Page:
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DAB radio switchover to proceed as planned

Government responds to FM to DAB radio report

Pure One Flow

Listening on DAB or internet contributes towards digital listening figures.

The UK-wide switchover to DAB radio seems likely to go ahead, as the government gives little ground to consumer concerns over the proposed national switch from FM radio to DAB.

The government has responded to a report from the Consumer Expert Group on digital radio that outlined concerns about how the proposed national radio switchover from FM to DAB would impact consumers. The response suggests no change will be made to the criteria that will trigger the switch from FM to DAB, which may disappoint those less than enamoured with digital radio at present.

The Consumer Expert Group report ‘Digital Radio: What is in it for consumers?’ was published in September and highlighted numerous concerns over a potential FM to DAB radio switchover including:

  • The cost of converting every radio in homes and cars
  • Poor DAB coverage issues 
  • The level of the criteria set to trigger the start of the switchover. 

In the government’s Digital Radio Action Plan, released in July, government minister Ed Vaizey confirmed that ‘any transition from analogue to digital radio must be consumer-led’. 

However the Consumer Expert Group (CEG) report stated that the 50% digital radio listening figure outlined in the Action Plan as a trigger to begin the switchover process was too low. In particular, it was concerned that it could lead to FM listeners feeling bullied into buying into DAB for fear of losing the ability to listen to radio.

If you’re thinking of upgrading to DAB, take a look at Which? advice on things to consider before you buy a digital radio. 

50% digital listening majority

A 50% digital radio listening figure doesn’t just refer to listening via a DAB radio set. It also includes listening hours on digital TV and via the internet.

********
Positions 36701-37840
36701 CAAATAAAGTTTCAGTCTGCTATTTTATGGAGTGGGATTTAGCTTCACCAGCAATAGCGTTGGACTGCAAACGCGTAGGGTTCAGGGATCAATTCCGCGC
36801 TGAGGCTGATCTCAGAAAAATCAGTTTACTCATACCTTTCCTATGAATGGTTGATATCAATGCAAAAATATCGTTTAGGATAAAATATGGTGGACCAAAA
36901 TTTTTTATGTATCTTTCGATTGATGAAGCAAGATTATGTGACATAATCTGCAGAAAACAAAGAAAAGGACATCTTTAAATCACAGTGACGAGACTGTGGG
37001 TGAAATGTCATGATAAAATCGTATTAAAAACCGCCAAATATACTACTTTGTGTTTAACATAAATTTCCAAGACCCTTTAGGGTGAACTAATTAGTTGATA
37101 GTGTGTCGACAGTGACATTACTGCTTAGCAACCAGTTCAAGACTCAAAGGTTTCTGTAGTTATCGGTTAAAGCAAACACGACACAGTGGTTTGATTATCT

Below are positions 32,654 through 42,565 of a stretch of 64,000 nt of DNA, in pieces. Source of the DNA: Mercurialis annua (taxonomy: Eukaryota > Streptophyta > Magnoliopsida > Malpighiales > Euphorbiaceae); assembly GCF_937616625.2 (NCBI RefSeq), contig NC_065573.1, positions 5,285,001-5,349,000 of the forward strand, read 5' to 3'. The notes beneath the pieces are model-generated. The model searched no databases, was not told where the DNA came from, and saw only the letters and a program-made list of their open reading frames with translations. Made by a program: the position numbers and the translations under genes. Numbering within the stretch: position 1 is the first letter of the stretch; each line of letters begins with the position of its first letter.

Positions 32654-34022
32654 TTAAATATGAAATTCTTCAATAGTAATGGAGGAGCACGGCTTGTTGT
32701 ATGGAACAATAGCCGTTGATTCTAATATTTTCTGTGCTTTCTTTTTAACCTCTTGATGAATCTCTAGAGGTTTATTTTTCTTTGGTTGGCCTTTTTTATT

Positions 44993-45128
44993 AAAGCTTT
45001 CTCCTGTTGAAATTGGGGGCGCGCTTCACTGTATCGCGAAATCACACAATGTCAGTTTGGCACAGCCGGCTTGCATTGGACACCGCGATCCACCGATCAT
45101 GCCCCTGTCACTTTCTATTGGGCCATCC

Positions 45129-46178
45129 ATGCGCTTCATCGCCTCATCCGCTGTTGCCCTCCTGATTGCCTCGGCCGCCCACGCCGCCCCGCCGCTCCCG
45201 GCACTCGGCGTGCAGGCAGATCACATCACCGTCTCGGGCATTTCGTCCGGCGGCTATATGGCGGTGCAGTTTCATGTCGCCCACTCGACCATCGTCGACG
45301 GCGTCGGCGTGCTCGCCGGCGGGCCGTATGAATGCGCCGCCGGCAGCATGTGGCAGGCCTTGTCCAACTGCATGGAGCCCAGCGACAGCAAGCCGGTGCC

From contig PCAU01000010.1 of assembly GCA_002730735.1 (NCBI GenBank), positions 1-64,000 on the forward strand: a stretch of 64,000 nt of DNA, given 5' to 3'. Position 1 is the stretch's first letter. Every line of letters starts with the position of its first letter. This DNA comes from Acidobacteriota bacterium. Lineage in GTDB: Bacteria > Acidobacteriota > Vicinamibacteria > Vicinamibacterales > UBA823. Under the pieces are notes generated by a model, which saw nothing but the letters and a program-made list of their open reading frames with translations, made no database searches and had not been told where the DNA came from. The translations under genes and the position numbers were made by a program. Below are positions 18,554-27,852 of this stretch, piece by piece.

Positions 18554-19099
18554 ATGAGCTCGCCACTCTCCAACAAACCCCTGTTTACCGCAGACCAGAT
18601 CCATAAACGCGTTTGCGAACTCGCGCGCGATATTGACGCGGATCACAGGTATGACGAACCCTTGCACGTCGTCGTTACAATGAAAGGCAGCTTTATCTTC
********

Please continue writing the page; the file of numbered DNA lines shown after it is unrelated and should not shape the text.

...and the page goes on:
Radio listening figures released in October put overall digital listening at 25%, only 68% of which was on DAB. Experts say the internet is not capable of supporting all radio listening, however the increasing rate of internet radio listening could have a significant impact on the nation’s loss of national FM radio in favour of DAB. 

The CEG report suggested ‘a switchover date should only be announced when no more than 30% of listening remains on analogue’. However the government has viewed this as ‘an inappropriate target’. It added that ‘in setting a date, once only a minority of listening to radio is on analogue platforms, we will take into account the appropriate time for consumers to prepare themselves for the change’.

However, a 50% digital listening figure could still leave the UK with 50% of listening on analogue – hardly an analogue minority. 

Driving DAB radio sales

The government response follows the recent launch of Digital Radio UK’s (DRUK) advertising campaign to boost DAB radio sales over Christmas. DRUK is part-funded by the BBC, and BBC stations will run the ads, but sources suggest that some commercial stations are refusing to air them. 

Which? digital radio expert Katie Waller says: ‘A key concern Which? has is that the advertising campaign mentions DAB radios starting from £25. Which? tests have found that cheaper DAB radios rarely provide decent sound quality. This could cause radio listeners to become disenchanted with DAB due to the poor quality of cheap sets they may receive in their Christmas stockings.’ 

The Digital Radio Action Plan sets out target dates to address other issues including coverage and cost, however a cost benefit analysis report is not due to be produced until the end of 2011.

Which? has tested more than 40 digital radios. Check our reviews for the best sounding models or view our video of the Pure Twilight – a DAB/FM radio with an ambient light.

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